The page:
GDPR Regulations & How it Affects the Hospitality Industry

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One of the biggest hospitality companies, Marriott, was fined 23.8 million dollars in GDPR fines back in 2018 . The strict regulations implemented in the European Union have affected industries across the world, costing them eye-opening fines that could have been prevented. General data protection regulations (GDPR) have shed a light on hotel vulnerabilities, and if these regulations aren't followed for EU residents, there are immense consequences that could cost businesses millions more. Let's take a closer look at how GDPR has affected the hospitality industry, costs for maintaining conformity, problems, and some examples of data breaches.

GDPR Affects the Entire Hospitality Industry

Every organization that operates in the EU must comply with regulations set within the GDPR. These regulations require EU consumers to agree with and provide complete transparency on how their personal data and information is kept, used, and distributed. These policies apply to anyone that resides in the EU and travels to other countries as well and the GDPR strengthens the rights for EU citizens. Some examples of companies are travel agencies, tour operators, hotels, motels, clubs, Airbnbs, auto rental companies, restaurants, and any other hospitality organization. It would be wise for hospitality agencies to act as if these regulations were mandatory no matter what country they reside in since this would save them from reputational damage and help them to avoid financial penalties.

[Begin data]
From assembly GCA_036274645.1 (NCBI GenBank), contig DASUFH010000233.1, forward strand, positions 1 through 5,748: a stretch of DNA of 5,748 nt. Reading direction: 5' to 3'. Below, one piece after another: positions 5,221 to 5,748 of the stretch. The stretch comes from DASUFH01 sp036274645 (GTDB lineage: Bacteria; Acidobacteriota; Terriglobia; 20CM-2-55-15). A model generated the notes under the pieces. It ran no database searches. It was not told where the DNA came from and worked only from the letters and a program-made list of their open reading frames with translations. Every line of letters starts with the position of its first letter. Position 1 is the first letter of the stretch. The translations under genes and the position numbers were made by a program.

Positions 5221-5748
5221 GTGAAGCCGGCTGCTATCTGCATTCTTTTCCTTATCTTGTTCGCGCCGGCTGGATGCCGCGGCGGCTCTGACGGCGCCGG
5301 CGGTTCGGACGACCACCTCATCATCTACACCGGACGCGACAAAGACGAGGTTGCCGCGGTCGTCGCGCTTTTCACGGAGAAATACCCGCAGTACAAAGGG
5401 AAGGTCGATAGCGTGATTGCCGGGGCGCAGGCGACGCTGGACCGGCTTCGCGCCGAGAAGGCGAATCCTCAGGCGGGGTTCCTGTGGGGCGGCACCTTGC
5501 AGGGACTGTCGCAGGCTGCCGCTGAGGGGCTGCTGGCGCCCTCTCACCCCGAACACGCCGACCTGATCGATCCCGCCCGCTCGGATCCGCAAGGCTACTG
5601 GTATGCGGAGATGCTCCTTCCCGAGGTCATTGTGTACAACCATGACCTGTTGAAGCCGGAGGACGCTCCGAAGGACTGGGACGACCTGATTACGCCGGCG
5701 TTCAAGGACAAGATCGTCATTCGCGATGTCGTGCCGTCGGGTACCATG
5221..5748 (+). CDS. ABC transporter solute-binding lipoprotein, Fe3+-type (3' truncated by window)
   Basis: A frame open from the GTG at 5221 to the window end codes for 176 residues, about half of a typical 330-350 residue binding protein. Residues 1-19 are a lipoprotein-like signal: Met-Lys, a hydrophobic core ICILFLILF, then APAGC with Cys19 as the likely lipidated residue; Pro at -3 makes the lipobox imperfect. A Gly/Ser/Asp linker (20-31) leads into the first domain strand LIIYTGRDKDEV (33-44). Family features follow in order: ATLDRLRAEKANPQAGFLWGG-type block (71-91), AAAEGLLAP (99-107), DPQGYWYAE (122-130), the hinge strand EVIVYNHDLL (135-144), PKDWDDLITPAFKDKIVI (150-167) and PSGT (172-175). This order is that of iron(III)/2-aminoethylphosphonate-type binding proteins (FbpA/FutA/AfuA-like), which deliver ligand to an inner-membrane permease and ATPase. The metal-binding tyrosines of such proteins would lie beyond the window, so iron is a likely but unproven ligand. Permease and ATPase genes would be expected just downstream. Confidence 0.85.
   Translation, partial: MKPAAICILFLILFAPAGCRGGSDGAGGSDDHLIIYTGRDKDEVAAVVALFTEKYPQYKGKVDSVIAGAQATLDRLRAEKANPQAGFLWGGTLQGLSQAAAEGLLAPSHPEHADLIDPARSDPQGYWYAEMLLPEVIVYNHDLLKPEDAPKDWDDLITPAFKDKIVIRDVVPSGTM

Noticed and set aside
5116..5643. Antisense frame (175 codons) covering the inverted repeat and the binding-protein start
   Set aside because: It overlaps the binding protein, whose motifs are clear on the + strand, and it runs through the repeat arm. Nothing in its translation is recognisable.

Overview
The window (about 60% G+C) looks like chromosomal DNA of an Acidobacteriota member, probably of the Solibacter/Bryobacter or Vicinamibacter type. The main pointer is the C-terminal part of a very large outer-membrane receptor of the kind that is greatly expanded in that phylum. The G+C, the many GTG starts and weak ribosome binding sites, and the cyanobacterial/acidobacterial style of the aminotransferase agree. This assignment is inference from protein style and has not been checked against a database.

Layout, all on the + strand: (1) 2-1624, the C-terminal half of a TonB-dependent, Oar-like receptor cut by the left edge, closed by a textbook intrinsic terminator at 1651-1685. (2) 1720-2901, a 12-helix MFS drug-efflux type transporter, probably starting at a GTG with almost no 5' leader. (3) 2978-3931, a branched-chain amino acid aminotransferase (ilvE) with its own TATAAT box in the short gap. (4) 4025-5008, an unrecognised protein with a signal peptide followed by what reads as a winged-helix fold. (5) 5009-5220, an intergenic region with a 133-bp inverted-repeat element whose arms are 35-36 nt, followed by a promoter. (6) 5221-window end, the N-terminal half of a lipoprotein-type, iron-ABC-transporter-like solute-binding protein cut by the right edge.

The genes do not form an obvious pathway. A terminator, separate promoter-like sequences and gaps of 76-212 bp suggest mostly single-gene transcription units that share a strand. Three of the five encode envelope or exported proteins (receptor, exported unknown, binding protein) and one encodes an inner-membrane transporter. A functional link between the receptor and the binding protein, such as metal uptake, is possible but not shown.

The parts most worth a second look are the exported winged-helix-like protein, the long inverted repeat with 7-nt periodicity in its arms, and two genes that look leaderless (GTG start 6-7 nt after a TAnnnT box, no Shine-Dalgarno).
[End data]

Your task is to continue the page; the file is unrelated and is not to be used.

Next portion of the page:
Costs of maintaining conformity to GDPR are stated clearly in Article 83 of the law. Generally speaking, there are two tiers that are followed to select the charge of the fines that are placed. The first tier includes the less severe infringements that can still cost up to 2% of an organization's worldwide annual revenue. Data that is obtained by controllers & processors, certification bodies, and monitoring bodies must all adhere to the regulations or fines will be applied if that data is breached.The more severe infringements would be a fine of up to 4% of the firm's worldwide annual revenue from the preceding financial year. This could result in millions and millions of dollars. The basic criteria to follow when analyzing and processing data are the following:

  • Lawfulness, transparency, and fairness
  • Purpose limitation- Only process data for the specified purpose pertained to the data subject
  • Eliminating Unnecessary Costs and Plastic
  • Data minimization- Collect and process only necessary data
  • Accuracy- Keep personal data accurate
  • Storage limitation- Only store personal data for as long as necessary
  • Integrity and confidentiality- Processing should be done to ensure appropriate security measures are in place
  • Accountability- the data controller should be accountable for showing how their processes comply with GDPR

Standards in Other Countries